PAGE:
The Sisters: A Novel – Nancy Jensen

5 stars

The Sisters

From Amazon: Growing up in hardscrabble Kentucky in the 1920s, with their mother dead and their stepfather an ever-present threat, Bertie Fischer and her older sister Mabel have no one but each other—with perhaps a sweetheart for Bertie waiting in the wings. But on the day that Bertie receives her eighth-grade diploma, good intentions go terribly wrong. A choice made in desperate haste sets off a chain of misunderstandings that will divide the sisters and reverberate through three generations of women. What happens when nothing turns out as you planned? From the Depression through World War II and Vietnam, and smaller events both tragic and joyful, Bertie and Mabel forge unexpected identities that are shaped by unspeakable secrets. As the sisters have daughters and granddaughters of their own, they discover that both love and betrayal are even more complicated than they seem. Gorgeously written, with extraordinary insight and emotional truth, Nancy Jensen’s powerful debut novel illuminates the far-reaching power of family and family secrets.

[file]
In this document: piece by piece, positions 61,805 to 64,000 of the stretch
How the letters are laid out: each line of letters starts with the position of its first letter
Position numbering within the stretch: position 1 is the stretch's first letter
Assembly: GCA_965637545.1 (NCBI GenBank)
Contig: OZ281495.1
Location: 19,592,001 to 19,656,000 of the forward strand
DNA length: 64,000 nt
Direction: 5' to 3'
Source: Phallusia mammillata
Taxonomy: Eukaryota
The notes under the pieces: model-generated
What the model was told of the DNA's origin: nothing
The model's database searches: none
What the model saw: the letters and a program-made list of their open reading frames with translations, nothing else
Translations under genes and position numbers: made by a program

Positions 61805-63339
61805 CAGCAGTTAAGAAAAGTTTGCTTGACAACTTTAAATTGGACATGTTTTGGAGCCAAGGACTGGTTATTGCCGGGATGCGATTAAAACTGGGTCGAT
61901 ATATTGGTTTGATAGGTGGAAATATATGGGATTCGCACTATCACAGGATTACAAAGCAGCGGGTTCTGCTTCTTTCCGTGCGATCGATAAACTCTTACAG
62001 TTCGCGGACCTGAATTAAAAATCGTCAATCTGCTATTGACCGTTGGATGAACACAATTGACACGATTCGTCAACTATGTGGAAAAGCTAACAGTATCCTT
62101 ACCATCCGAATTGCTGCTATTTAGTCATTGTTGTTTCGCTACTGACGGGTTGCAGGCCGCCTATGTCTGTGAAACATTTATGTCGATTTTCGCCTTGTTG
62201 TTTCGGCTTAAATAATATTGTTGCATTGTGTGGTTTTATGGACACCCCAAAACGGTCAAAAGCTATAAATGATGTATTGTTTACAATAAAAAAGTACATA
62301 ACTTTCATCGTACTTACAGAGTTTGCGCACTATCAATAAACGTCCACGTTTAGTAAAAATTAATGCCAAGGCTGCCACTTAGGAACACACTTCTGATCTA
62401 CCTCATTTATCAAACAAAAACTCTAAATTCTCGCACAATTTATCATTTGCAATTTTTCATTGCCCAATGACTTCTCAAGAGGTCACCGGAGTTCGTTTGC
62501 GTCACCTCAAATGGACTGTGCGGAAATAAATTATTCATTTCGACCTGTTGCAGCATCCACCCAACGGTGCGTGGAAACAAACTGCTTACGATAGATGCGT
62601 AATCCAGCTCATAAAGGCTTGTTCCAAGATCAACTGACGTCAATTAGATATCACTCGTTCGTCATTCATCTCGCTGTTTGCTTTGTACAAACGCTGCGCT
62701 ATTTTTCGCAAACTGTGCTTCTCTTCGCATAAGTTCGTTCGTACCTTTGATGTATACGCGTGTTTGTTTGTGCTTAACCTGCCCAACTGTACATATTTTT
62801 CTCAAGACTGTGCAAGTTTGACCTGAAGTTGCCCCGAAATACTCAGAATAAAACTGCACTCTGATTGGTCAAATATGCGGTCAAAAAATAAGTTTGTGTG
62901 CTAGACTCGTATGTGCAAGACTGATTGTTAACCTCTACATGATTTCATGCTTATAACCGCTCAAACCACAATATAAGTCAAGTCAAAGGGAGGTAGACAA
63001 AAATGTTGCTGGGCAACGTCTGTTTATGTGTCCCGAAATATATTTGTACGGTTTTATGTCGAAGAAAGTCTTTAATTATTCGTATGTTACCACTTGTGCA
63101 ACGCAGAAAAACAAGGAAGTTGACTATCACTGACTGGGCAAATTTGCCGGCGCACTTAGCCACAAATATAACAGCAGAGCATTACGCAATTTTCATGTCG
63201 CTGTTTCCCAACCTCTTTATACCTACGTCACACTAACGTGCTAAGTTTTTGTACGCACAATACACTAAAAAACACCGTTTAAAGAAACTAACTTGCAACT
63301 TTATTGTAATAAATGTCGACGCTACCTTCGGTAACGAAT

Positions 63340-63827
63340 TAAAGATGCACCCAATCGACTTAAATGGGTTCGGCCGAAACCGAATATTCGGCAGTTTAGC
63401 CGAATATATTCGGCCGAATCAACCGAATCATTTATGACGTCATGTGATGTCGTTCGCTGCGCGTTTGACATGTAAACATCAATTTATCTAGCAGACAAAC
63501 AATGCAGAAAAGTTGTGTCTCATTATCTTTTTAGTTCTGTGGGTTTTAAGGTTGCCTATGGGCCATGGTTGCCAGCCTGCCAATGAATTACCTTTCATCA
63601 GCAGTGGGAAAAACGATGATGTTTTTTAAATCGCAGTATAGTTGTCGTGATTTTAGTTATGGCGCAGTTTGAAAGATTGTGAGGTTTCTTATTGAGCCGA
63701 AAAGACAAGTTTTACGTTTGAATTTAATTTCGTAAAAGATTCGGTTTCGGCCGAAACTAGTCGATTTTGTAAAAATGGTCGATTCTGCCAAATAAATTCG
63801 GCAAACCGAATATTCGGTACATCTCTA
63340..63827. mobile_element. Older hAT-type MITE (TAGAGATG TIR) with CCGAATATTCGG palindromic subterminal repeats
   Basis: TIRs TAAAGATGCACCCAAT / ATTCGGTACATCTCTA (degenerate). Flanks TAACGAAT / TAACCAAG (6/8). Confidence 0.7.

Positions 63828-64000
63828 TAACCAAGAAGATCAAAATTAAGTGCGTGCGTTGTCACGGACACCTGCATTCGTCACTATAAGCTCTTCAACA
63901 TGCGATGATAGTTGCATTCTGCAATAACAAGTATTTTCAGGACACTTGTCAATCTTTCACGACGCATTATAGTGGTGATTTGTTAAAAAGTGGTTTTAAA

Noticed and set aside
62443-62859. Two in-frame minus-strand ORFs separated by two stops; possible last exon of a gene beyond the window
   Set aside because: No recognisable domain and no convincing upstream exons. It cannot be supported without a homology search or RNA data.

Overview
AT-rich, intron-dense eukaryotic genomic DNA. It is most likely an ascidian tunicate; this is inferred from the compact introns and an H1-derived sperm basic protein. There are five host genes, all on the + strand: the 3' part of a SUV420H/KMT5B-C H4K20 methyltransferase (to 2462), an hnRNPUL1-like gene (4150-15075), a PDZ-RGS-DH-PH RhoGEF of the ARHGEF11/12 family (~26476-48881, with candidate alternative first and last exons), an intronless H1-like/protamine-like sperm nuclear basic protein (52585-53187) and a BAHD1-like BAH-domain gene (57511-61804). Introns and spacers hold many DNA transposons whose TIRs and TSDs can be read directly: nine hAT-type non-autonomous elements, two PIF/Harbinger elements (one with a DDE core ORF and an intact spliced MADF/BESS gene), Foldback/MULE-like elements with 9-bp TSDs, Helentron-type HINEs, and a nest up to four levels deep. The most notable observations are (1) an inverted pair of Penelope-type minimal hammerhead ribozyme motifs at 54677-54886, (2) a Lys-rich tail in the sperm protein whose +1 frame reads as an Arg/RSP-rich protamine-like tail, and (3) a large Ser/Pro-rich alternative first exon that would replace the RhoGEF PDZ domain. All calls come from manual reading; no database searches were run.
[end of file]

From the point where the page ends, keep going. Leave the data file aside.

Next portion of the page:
I stayed up late reading this book and it was definitely well worth. Mabel and Bertie were close sisters until one fateful day which instantly changed their lives.Misunderstandings and missed opportunities led to them to search and wonder about each other for the rest of their lives. This novel follows the women and their families and brings you into their world, silently cheering them on as you read.


 The Sisters from Hardscarbble Bay by Beverly Jensen

  3.5 stars